Don’t miss this opportunity to explore Israel off the beaten track, feel the conflict first hand, understand the security issues and politic realities, and have an unforgettable trip!
Earlier in the afternoon, my kindergartner came to me with tears in her eyes, holding the head of a glowing orange marigold in her hands. She had brought it home from school excitedly in honor of Shavuos, dutifully watering it before and after Yom Tov.
“Look,” she whispered, “it’s broken. Will my flower still grow?”
I gazed at the small plant that she had lovingly transplanted in our front yard, its stem immersed in a spot of rich, dark soil.
“Tehila,” I said gently, “this flower won’t live much longer because it’s not attached to the roots anymore. But hopefully the rest of it that you replanted will be okay.”
“Will it grow a new flower, Mommy?”
“Im yirtzeh Hashem, sweetie. Hopefully a new flower will grow soon.”
A mere fifty years ago, Atlanta was a spiritual desert, a place that did not know the meaning of religious Judaism. Rabbi Emanuel Feldman, changed the face of our southern city, planting seeds so a verdant orchard would grow. Now, under the capable leadership of Rabbi Ilan Feldman, other rabbanim, and the Atlanta Scholars Kollel, day school, high school, and adult Torah education is flourishing. Im Yirtzeh Hashem, my child, new flowers will continue to grow soon. This was a night to remember, a night where I could almost hear Mashiach’s footsteps. I will always remember this spectacular dance in the beautiful garden where Klal Yisroel, Hashem, and Torah united as one.
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For many, contemplating our exile from our homeland is more of an intellectual endeavor than an emotional one.
I encourage all singles and their parents to urge their shadchanim to participate in ShadchanZone.
People definitely had stress one hundred and fifty years ago, but it was a different kind of stress.
It is inspirational to see the average Israeli acting with aplomb and going about daily routines no matter what is happening.
Participants wore blue and white, waved Israeli flags, and carried pro-Israel posters.
To support the Victor Center for Prevention of Jewish Genetic Diseases at Miami Children’s, please call 305-666-2889 or visit www.mchf.org/donate and select the “Victor Center” fund.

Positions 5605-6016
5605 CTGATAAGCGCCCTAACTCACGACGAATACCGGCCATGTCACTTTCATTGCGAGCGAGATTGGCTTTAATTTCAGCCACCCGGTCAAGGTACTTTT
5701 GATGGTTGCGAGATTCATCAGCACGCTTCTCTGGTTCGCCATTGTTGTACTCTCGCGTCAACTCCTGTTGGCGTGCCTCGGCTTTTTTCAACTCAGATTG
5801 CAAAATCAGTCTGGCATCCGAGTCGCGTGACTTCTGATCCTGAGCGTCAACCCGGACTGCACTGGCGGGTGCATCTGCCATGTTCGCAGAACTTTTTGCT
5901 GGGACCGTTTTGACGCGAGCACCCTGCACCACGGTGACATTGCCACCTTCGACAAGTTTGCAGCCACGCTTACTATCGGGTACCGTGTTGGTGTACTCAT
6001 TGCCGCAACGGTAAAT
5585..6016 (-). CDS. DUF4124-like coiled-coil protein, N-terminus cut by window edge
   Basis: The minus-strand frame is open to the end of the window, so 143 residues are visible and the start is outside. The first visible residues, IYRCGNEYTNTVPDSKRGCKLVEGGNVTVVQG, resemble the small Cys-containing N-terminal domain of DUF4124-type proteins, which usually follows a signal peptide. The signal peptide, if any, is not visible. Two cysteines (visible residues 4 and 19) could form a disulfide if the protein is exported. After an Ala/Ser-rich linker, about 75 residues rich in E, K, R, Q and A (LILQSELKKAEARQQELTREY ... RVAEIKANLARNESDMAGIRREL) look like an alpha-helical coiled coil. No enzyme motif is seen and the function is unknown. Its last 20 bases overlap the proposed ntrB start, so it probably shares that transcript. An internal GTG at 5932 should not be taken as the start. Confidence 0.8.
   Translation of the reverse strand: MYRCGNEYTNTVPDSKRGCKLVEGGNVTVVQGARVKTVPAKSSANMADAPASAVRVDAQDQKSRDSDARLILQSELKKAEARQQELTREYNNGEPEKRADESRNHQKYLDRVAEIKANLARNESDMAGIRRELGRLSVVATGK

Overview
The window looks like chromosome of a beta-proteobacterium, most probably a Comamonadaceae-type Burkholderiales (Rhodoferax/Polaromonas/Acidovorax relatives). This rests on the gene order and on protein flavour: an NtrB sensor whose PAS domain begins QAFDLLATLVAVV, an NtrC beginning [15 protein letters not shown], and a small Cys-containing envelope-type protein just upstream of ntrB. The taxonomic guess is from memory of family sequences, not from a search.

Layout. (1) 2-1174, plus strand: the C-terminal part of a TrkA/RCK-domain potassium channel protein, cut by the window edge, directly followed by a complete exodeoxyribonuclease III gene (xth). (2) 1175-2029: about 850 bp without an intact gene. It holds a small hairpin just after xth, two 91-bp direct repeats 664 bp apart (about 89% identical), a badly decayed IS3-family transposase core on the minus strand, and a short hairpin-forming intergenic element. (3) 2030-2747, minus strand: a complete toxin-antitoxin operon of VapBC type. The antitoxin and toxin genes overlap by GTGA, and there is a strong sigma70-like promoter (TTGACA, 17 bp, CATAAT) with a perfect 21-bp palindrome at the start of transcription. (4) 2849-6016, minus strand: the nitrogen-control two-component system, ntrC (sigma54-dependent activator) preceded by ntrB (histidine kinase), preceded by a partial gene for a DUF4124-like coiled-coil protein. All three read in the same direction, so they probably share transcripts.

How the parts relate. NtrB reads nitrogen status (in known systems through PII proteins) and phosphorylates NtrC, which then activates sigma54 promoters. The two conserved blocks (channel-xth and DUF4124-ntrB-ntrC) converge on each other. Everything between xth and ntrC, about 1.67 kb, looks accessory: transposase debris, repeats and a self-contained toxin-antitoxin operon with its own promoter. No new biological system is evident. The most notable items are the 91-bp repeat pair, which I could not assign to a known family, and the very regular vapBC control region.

The course will be taught once a month for seven consecutive months and is designed for women at all levels of Jewish knowledge.
Like many of his contemporaries, he went through some hard years, but eventually he earned the rewards of his perseverance and integrity.
The president’s message was one of living peacefully in a Jewish and democratic state, Jews of all stripes unified as brothers, with Arabs or citizens of other religions.
What Hashem desires most is that we learn to connect with each other as children in the same family.
You are my brothers and sisters. Your pain is my pain.
Yet all are part of one neshamah, planted in rich, verdant soil, determined to grow. May our garden continue to produce a glorious assortment of flowers and trees, each attached firmly to its roots. Our diverse southern vegetation flourishes and grows into different trees, flowers, and fruits, and a rainbow of glorious shades and hues appears. Yet each shoot is rooted in the same soil, stretching its branches and blossoms heavenward in an endless pursuit of growth and connection to the One above.
Printed from: http://www.jewishpress.com/sections/features/feautures-on-jewish-world/a-dance-to-remember/2013/06/14/
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